Community Empowerment Drives Manistique Community Treehouse Center Legacy

Tammy Black, president, project leader and grant writer of Manistique Community Treehouse Center.

Photo courtesy of Tammy Black.


On Detroit’s eastside Jefferson Chalmers neighborhood, a community group led by resident Tammy Black is constructing an environmentally friendly and therapeutic community education center and event space on Manistique Street.

Named the Manistique Community Treehouse Center, the ongoing 400 square-foot elevated “treehouse” project began in 2015 as a grassroots nonprofit. The envisioned ADA wheelchair accessible center is a partner of the Detroit Land Bank Authority and was part of the strategic plan for the city of Detroit.

Black founded her philosophy for inclusive space making from her experience being a mom advocate of children with learning disabilities who are “skilled and brilliant people, but they have a label on them because it’s a different way of teaching them right.”

An “advocate watcher” of Pete Nelson’s Treehouse Masters work in the 1980s and early 90s, Black’s premise for creating more spaces and active community engagement is at the core of the Manistique Community Treehouse Center complex.


“I always wanted to do a treehouse,” said Black. “So I said, here’s these beautiful lots across from me that are blighted. Wouldn’t these two beautiful trees be a perfect place for a treehouse? We can implement solar power because I’ve always been interested in solar power, clean energy, clean water and those types of things.

Let’s put some programming in here that will be programming for creativity, building confidence, collaboration skills, mental health because mental health is a big part of how people feel about themselves and how they feel about other. So, how can we help with that?”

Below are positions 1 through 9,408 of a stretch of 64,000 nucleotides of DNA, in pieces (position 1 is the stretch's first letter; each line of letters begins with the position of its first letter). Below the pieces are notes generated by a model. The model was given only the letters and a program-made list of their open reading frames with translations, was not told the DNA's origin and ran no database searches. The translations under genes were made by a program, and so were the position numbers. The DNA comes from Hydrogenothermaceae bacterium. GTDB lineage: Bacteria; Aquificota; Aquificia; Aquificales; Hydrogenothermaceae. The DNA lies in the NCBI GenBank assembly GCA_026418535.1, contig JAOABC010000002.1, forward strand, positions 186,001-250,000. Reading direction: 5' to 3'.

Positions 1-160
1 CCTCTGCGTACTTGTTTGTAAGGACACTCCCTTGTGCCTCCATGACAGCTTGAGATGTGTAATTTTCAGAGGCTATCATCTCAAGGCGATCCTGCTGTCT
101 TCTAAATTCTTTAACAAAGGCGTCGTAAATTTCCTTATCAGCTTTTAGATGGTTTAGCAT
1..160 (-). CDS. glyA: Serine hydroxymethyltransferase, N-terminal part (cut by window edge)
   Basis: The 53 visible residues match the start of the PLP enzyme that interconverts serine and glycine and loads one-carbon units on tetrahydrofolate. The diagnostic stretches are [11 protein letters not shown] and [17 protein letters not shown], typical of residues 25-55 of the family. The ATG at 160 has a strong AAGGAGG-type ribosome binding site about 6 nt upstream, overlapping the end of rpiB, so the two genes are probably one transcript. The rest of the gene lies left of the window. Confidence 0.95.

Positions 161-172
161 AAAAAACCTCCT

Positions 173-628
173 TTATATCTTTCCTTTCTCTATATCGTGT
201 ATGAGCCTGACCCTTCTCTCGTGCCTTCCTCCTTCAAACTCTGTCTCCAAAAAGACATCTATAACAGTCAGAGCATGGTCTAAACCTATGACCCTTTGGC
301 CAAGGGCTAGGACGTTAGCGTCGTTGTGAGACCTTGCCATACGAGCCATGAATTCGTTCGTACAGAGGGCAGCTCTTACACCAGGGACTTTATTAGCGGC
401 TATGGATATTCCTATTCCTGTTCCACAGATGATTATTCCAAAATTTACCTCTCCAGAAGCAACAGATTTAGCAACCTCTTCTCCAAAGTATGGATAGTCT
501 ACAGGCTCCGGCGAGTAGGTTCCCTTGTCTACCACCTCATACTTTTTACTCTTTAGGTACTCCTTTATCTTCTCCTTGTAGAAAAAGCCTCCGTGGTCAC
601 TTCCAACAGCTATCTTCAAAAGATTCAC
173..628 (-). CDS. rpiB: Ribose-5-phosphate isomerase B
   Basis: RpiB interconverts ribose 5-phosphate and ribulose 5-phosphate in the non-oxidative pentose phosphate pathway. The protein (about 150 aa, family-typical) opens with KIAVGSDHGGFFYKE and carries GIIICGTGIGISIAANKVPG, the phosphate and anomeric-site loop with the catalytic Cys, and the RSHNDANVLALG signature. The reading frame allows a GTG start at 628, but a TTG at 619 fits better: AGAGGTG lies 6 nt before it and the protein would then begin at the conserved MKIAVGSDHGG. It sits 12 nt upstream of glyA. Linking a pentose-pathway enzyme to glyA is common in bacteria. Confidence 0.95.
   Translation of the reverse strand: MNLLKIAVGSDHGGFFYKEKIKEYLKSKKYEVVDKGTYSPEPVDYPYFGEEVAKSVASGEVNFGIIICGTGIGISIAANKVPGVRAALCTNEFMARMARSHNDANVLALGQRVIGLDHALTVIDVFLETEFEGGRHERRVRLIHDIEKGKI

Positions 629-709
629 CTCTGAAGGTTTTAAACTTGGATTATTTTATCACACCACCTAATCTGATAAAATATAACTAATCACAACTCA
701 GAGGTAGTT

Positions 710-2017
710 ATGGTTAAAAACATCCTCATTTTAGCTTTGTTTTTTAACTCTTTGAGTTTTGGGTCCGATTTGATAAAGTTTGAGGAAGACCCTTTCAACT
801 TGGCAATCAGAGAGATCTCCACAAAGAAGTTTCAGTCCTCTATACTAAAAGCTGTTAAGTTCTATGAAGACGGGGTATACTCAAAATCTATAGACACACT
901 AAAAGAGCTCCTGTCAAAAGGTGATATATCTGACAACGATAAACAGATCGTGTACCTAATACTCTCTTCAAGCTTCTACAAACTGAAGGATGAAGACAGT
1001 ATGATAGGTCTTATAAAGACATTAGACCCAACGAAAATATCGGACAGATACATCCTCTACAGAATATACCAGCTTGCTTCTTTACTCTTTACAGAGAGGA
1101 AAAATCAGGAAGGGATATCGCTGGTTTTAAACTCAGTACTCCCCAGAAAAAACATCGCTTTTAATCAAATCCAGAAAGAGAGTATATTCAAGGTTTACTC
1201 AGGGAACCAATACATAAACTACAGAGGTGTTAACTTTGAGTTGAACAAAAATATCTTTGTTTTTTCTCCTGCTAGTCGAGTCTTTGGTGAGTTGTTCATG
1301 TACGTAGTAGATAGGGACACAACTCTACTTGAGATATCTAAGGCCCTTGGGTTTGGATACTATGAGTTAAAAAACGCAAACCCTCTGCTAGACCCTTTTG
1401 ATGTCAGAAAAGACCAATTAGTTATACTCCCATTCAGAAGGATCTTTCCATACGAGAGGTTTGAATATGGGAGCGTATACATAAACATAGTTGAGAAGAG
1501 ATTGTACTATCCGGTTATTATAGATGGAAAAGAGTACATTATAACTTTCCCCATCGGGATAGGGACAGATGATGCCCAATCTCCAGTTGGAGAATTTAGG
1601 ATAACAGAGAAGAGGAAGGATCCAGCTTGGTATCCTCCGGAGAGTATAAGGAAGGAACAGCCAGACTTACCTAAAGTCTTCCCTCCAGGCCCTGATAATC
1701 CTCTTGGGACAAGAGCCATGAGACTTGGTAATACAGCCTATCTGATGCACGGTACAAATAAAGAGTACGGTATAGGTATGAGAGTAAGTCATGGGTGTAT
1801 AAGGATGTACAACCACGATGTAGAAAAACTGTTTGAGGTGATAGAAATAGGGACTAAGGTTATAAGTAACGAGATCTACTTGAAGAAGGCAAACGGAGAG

The center regularly services 75-80 youth and adult residents, providing financial literacy classes for youth and elders, solar energy education, youth home repair workshops, birdwatchers garden learning hub, and the Creative Empowerment Garden that will host an outdoor solar movie theater, greenhouse, and energy Power Station.

Similar to other construction projects during the pandemic, the Center experienced financial challenges due to lumber pricing, union contracts, and oil prices. These issues set the project back into fundraising mode as the projected $300,000 budget more than tripled to $700,000.

During Covid, the project supplies 5,000 fresh food boxes from their own garden to local families and partnered with USAID to supply food to communities in Hollandale, Mississippi and Memphis, Tennessee.

In 2018, the treehouse proposal was one of 18 Detroit neighborhood projects to receive the Kresge Foundation Award for a portion of $1.5million in grants. The project has also garnered support from the Detroit Regional Chamber, Charles H. Wright Museum for African American History, and General Motors NeighborHUB program.

“I think it’ll be a really nice destination for a lot of people in the community,” said Councilperson Latisha Johnson (D4) about the project in her district. She has visited the project site and met with Black to discuss the prospects of reinvigorating community spaces.

“There’s a lot of focus in the Jefferson Chalmers community in making sure we provide the necessary support to current residents in the existing community in a way that we can rehab to rebuild that area.”

The center is powered by solar panels that also span a notable 25 rooftops of surrounding homes and commercial properties, fueled by a local charging station run by Black’s solar power company, Community’s Power. The organization is the only one in Michigan part of the ASES National Solar Tour.

Black said the building of treehouse is expected to break ground later this fall with projections to be completed in December. The project is currently fundraising for $440,000 to help with the gap in expenses and is looking to local community foundations for investment and encourage residents to volunteer every Saturday.

She hopes the impact and spirit of the initiative reaches future generations and in cities across the country.

“I’m trying to leave a legacy and not just for myself but for the city,” said Black. “When I pass away, it’ll feel run on, it’ll feel like it continues to happen.”

To follow the developments on the Manistique Community Treehouse Center, visit their website at


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